Amanda Knox at Her Trial
After years and convictions and appeals and overturns, Amanda Knox’s legal saga in Italy appears to be over. Italy’s Supreme Court yesterday ruled that there was not sufficient evidence to support a conviction for Ms. Knox or her then-boyfriend, Raffaele Sollecito. This, finally, ends the court process for them. The actual killer, Rudy Guede, was separately convicted, and is about halfway through a 16-year-sentence for the murders.
I didn’t get to post this yesterday, when it was released after hours. I will try to spend some time on it at some point in the future. If you would like some basic reasoning why I am not surprised, review some of our past coverage on Crimcourts, in particular, my reaction to the previous decision reinstating the convictions for an entirely novel reason. The Italian court will release the reasoning for its decision in about 90 days.
Final arguments were Monday in the Italian re-re-trial of Amanda Knox and Raffaele Sollecito for the murder of Meredith Kercher. They were initially convicted of having a role in the murder, then acquitted on the appeal, which was basically a retrial. As the case has worn on, more doubt has been cast on the evidence relied upon for the conviction, and the original prosecutor has been found guilty of abuse of office for another situation. Another man, Rudy Guede, has been convicted of the murders in a separate trial, and sentenced to prison. Prosecutors allege that Knox and her then-boyfriend assisted, possibly as part of a sex game. A decision on the retrial is not expected for a week or more.
The retrial of Amanda Knox and Raffaele Sollecito for the murder of Meredith Kercher in Perugia continues. While Knox has not returned to Italy for the retrial, their procedure allows for her to enter a statement through her lawyer. Her attorney read the statement into the record last week, denying that she had anything to do with Kercher’s killing. The trial will continue into early next year. Rudy Guede has separately been tried and convicted of the murder, but prosecutors theorize that Knox and Sollecito were involved. They were tried and convicted, but those convictions overturned, then a retrial ordered, which has been going on for several months. Recent evidentiary developments suggest that DNA does not implicate them in killing.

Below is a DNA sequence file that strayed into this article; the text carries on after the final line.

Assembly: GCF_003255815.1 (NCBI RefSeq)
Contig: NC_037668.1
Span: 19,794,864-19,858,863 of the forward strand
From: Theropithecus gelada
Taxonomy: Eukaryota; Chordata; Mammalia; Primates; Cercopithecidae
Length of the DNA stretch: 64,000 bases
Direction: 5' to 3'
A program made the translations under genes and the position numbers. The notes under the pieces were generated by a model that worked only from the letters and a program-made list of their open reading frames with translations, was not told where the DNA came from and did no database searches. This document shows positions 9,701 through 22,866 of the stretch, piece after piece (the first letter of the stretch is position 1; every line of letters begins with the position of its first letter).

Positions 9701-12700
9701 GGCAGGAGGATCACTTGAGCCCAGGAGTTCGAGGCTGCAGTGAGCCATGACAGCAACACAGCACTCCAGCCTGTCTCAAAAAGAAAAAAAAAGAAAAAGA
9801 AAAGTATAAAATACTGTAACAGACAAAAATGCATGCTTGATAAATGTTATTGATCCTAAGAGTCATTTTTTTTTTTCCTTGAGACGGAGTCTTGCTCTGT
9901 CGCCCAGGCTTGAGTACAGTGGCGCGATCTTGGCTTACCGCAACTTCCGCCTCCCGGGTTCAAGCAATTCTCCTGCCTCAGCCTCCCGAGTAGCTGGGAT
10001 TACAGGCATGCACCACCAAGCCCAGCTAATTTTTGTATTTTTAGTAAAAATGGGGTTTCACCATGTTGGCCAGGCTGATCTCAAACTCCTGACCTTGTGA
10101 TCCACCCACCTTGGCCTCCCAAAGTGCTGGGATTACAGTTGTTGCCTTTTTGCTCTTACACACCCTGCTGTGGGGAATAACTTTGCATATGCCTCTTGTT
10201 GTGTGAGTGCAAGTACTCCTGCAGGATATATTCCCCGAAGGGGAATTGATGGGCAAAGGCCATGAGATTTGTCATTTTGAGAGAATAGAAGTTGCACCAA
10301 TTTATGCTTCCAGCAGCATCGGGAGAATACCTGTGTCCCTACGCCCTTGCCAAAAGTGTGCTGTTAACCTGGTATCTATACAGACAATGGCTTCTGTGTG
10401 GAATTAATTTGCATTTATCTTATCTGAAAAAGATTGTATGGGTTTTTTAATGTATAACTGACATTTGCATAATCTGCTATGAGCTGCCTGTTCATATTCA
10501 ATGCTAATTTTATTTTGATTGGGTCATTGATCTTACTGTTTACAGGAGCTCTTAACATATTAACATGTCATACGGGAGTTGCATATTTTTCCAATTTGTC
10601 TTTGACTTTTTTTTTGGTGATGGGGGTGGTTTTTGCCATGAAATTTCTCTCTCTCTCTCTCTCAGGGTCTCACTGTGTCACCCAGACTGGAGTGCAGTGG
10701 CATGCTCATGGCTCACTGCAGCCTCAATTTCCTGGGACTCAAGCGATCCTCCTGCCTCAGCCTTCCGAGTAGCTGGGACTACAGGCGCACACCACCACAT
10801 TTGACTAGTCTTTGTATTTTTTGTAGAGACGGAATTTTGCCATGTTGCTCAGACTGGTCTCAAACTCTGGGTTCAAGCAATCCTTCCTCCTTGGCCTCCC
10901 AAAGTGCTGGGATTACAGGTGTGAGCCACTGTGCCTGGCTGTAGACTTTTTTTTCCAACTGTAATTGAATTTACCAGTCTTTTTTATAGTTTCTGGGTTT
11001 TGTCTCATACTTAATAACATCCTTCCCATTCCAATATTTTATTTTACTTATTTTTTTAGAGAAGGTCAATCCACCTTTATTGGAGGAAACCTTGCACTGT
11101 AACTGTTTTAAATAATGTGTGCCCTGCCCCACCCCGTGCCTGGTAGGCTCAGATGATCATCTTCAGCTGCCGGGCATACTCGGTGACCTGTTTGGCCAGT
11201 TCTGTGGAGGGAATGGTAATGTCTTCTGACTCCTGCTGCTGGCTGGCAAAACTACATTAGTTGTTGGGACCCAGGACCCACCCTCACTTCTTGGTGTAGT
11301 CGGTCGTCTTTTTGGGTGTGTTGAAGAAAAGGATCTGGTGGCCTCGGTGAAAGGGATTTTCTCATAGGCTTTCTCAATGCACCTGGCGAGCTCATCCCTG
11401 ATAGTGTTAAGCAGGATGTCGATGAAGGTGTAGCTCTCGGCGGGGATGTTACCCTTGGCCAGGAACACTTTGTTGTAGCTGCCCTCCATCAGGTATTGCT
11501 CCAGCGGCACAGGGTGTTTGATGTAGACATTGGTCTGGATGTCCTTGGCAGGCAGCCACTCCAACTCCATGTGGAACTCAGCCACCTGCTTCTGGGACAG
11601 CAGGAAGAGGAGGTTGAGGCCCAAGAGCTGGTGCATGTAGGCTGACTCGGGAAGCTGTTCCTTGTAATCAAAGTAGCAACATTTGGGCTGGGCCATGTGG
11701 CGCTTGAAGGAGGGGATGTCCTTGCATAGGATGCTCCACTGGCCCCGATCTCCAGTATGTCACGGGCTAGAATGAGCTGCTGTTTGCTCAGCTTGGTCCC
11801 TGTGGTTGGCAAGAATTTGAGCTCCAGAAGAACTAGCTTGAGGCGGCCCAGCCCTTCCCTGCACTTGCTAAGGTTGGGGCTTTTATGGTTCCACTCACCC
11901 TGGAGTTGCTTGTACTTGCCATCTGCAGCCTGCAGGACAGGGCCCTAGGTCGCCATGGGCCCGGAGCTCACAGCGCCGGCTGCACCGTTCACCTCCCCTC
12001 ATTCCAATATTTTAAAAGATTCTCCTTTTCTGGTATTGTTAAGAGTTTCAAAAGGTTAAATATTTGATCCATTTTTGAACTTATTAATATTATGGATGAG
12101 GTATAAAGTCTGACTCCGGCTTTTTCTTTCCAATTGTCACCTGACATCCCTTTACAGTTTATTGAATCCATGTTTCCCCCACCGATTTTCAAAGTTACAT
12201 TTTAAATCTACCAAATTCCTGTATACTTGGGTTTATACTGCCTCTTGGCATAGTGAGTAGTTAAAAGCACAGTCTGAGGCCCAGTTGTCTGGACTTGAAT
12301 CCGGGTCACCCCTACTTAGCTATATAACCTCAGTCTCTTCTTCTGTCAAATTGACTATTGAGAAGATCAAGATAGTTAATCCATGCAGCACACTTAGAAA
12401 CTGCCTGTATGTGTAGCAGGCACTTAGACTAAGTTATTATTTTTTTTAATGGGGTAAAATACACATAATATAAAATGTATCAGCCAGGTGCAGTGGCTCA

The Italian Supreme Court, which recently overturned Ms. Knox’s acquittal, has ruled today that she must once again stand trial for the murder of her former roommate. Her boyfriend at the time, Raffaelle Sollecito will also be tried again. The confessed killer, Rudy Guede, is still serving his sentence for the killings after being convicted separately. Prosecutors still believe Ms. Knox and her former boyfriend were involved in the killings, despite the fact that her statement is wholly inconsistent with Mr. Guede’s killing of Ms. Kercher.
CBS recently aired the new documentary, “Central Park Five”, about five young men/boys were interrogated under intimidating circumstances, and ultimately convicted for a horrible crime in spite of the fact the stories they gave were inconsistent and frequently incorrect on details. The tainted confessions doomed their case, in spite of the fact that there was a serial rapist who’s MO matched the crime. The way the statements were extracted and the way the inconsistencies of Ms. Knox’s case mimic the incorrect statements of the Central Park Five made me think of the Knox case as I was watching it. Definitely check it out for an examination of how false confessions can happen, and how they can over power the surrounding evidence of a case.
Here’s our previous coverage of Knox’s case, the ‘Foxy Knoxy’ case as it was dubbed by the tabloids: https://crimcourts.wordpress.com/category/criminal-law/amanda-knox/
The Italian Supreme Court threw out last year’s acquittal of Ms. Knox, and will return the case to the appellate court, where she may face a new trial. The court will publish the reason for the ruling within 90 days. Ms. Knox’s former boyfriend, Raffaele Sollecito, will also face another trial, as well. Ms. Knox’s conviction for defamation was upheld, and she has already completed her sentence on the defamation charges.